Do you feel like you can't escape the stress from work, or from your social obligations? Do they sneak up on you, even as you're trying to have a few relaxing moments to yourself after a long day, or during a weekend that you've purposely left open for some well-deserved "me-time"? It might be your cell phone that's causing the problem. We use our cell phones, especially our smartphones to stay constantly connected to the people who are important to us. We can instantly share news and photos with family via Facebook, find your friends' hangouts via 4square, and check up on the office by logging into our work emails. This might seem like a great relief, but it can also be too much of a good thing.
There are a large number of mobile phone users who admit to feeling naked without their cell phones, and can't stand to leave home without it. Cell phones keep us in touch, especially smartphones that allow us to check email and social networks just about anywhere. While being connected might give some of us feelings of security, there is also an abundance of evidence that links cell phone use and mental health problems. One study from the University of Gothenburg in Sweden suggests that we can blame our smartphones and other mobile devices for disturbed sleep patterns, increased stress symptoms, and even a rise in clinical depression! Women appear to be particularly affected by cell phone overuse, resulting in higher levels of stress and sleep disturbances. Both men and women are affected by the high accessibility of cell phones which contributes to stress, problems sleeping, and depression.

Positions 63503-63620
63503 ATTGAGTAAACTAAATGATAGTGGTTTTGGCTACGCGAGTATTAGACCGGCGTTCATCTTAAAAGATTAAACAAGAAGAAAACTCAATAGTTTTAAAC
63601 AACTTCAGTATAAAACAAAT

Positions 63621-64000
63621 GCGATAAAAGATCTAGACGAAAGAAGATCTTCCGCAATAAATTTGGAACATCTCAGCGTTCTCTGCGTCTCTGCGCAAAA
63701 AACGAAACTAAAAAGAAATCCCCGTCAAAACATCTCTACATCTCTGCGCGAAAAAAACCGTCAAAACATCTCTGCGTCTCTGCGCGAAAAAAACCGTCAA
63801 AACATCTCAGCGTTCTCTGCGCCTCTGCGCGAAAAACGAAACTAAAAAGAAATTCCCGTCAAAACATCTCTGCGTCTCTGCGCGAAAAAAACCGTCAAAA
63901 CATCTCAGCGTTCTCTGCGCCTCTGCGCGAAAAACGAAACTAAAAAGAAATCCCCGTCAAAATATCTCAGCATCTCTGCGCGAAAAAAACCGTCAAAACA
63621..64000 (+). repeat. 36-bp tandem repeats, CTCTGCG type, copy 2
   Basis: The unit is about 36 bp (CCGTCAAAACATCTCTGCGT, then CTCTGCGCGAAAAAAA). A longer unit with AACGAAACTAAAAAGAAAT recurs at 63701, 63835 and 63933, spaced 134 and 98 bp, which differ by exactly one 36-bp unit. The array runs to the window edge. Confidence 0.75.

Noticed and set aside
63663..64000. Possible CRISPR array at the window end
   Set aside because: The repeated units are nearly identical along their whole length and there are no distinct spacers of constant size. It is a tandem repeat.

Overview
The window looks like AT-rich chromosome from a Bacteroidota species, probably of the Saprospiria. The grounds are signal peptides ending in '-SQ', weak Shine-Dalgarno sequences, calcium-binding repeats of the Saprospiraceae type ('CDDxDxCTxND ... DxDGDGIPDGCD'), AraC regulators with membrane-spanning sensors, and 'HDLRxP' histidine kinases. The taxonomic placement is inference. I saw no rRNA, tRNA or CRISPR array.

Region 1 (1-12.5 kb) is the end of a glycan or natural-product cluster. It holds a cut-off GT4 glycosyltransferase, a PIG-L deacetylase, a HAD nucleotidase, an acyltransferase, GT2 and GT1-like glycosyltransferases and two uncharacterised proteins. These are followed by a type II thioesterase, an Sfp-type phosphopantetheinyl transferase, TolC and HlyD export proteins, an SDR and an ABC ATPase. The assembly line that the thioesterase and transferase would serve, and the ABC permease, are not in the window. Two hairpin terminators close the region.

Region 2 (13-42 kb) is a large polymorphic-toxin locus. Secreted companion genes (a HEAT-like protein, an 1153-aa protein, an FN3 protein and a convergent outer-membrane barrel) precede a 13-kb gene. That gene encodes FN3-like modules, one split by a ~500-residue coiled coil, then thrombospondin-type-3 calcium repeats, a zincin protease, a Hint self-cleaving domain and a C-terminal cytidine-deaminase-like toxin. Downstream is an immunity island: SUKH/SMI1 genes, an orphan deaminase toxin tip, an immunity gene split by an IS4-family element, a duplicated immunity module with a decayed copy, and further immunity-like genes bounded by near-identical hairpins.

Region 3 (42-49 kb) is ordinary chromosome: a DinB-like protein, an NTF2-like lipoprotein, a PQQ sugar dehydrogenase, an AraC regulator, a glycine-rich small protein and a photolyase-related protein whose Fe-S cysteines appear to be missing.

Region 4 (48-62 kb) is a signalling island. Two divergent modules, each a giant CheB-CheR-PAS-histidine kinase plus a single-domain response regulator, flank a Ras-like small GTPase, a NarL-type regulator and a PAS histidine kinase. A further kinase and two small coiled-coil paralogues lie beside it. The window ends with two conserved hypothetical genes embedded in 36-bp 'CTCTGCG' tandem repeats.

The effects of smartphones and other mobile devices on your mental health should be reason enough to take a break from checking your email and tweets every few moment. Unfortunately, so many of us have become dependent on these devices. Here are a few tips to help you reduce smartphone related stress:
1. Give your phone a break! It's OK to turn your phone off on occasion. In fact, you might even find that you get more done. Despite the popular belief that we are all great multi-taskers, our brain works best when we focus on one thing at a time. Instead of bouncing your attention between your friends' Facebook updates, your constantly updated newsfeed, and your work-turn your phone off and allow yourself to take care of your obligations quickly and effectively.
2. Step away from the Android!...or Blackberry, or iPhone. If you can't turn off your phone, whether you're waiting on an important phone call, or need to be accessible in case of a family emergency, consider leaving your phone in another room or out of easy reach. Leave your ringer and alarms on-but turn off other notifications. The temptation to check up on your social network versus finishing your current task will be much easier to resist if you have to put out more effort to get to your phone.
3. Set a goal, and make your smartphone the reward. Knowing that your phone will be back on and in your hands soon might encourage you to work harder. Whether at work or at a social event, set a goal for your phone usage. Maybe you need to finish the first draft of a report before you can check your newsfeed, or you need to make it through the conference speakers' addresses before you can text your buds. As a bonus, not only will you be more motivated to work, but you'll appear more engaged to those around you.
4. Don't forget to give yourself real alone time. These rules for limiting your smartphone usage have a wider reach than just your time at work. While you are relaxing and taking time to yourself, distance yourself from your phone and focus on de-stressing. Even taking 5 minutes completely for yourself can help you get back into a beneficial state of mind.